Waste Not, Want Not: We Can Already Feed Ten Billion

One of our LFS 350 lectures this week was a TED talk by Tristram Stuart. He spoke about the extent of food waste in both developed and undeveloped countries today, and the numbers are shocking. A worry often presented about population growth is that we will not have enough food to feed ten billion people. In fact, we already do. The problem of course, is that this is testing the planet’s ecological limits severely.

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A number I found especially interesting was the statistic of 3-4 times the amount of food being available in the United States as is needed to feed the entire US population a nutritious diet. I do think that Stuart fails to mention that excess food is not as bad a thing as some might make out. I would argue that it should be considered an essential aspect of food security that a population not only have healthy, accessible, culturally appropriate food available at any given point in time, but also be able to maintain that diet for at least a year’s time using food and resources which are available at that time and do not need to still be planned for or produced. This is essential when we consider the need for preparedness and self-reliance in a community, particularly in harder times. If even minor disasters like deaths in the family, unemployment, and so on occur, having a barrier of food available takes away the major stress factor of having to see to those needs as well. On the individual and family level, this should mean buying extra. When we look at a population, however, this will show up as “excess” food. It should not be considered as such. When larger disasters, such as flooding, forest fires, or blizzards hit (all things that happen in Canada every year), it means that emergency response has these resources at their disposal.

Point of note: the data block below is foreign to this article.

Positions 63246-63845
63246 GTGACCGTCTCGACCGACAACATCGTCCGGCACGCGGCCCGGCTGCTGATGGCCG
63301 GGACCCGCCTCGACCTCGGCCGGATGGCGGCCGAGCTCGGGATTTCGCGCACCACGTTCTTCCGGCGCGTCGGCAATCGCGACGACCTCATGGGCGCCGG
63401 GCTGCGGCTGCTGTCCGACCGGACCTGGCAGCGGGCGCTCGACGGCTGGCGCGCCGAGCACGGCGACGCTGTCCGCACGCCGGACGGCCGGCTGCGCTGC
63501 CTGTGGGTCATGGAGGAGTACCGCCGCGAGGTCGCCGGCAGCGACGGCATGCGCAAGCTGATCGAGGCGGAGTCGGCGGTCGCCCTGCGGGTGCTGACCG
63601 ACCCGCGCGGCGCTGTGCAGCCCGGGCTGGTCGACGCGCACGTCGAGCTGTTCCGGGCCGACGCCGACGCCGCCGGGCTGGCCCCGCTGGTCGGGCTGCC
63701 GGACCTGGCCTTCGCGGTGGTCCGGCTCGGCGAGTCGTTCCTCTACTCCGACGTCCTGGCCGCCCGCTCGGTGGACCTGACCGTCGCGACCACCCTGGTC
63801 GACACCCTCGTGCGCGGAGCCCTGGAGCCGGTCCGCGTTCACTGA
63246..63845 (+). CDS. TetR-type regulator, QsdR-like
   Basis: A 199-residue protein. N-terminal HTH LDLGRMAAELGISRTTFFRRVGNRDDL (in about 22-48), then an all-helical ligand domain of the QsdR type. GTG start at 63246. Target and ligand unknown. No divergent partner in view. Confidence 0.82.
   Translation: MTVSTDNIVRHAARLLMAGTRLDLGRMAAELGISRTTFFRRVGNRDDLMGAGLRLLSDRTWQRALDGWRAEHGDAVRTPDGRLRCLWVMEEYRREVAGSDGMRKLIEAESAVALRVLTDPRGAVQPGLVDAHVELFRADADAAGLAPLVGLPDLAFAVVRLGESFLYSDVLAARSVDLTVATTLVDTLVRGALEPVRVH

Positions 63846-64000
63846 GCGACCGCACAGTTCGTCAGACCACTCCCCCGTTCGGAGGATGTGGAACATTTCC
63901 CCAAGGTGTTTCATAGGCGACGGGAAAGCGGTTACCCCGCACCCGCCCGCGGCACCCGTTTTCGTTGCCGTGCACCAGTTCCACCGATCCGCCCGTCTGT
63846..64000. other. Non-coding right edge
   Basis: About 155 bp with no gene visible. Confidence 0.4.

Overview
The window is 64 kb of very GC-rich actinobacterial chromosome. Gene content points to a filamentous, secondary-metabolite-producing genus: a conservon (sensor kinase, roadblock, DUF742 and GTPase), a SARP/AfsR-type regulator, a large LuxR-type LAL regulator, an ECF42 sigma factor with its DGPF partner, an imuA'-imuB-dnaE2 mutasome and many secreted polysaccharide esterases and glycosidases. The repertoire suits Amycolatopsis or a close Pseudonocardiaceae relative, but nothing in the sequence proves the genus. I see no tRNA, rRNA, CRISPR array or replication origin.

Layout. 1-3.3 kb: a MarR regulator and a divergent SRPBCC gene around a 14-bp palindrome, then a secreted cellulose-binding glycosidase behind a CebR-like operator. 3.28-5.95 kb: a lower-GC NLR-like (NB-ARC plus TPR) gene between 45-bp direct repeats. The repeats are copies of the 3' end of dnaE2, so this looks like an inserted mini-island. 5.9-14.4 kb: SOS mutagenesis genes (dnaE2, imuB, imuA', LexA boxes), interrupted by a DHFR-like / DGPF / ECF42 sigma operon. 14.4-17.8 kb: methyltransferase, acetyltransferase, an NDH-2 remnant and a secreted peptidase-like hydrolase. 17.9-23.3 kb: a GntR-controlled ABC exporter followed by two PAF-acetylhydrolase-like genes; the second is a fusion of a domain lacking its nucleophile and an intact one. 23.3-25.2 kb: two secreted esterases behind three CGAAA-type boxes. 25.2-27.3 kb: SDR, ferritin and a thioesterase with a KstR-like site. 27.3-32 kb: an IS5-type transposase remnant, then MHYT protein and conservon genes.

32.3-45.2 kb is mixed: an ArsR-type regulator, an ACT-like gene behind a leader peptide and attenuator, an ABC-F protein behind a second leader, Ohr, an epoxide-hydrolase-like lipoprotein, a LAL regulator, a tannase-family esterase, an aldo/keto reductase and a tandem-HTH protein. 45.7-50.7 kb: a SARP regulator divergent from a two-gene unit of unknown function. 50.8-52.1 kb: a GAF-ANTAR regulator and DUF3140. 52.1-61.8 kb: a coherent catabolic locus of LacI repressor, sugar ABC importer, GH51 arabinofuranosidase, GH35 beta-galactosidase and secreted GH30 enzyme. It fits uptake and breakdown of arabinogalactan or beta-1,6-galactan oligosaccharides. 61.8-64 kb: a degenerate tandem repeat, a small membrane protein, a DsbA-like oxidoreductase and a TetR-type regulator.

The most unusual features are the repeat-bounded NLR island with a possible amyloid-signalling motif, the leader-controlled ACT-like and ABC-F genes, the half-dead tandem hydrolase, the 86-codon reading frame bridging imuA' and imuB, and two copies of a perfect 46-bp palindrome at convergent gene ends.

Even with this consideration, developed countries obviously still have a lot of excess food. Sure, we might be able to feed ten billion people with available food…but not with its current distribution and accessibility. The EU regulations on things like the shape and size of cucumbers and bendiness of bananas are rather memorable examples of the nature of some of laws contributing to waste. It would be a rather funny look into the strange minds of the Eurocrats if it were not also the case that laws like these contribute to the waste of atrocious amounts of food each year. The following images are striking:

The amount of bananas wasted because of improper shape on a single day on a single farm. Numerous farms throw out similar or higher numbers each day, for months during harvest.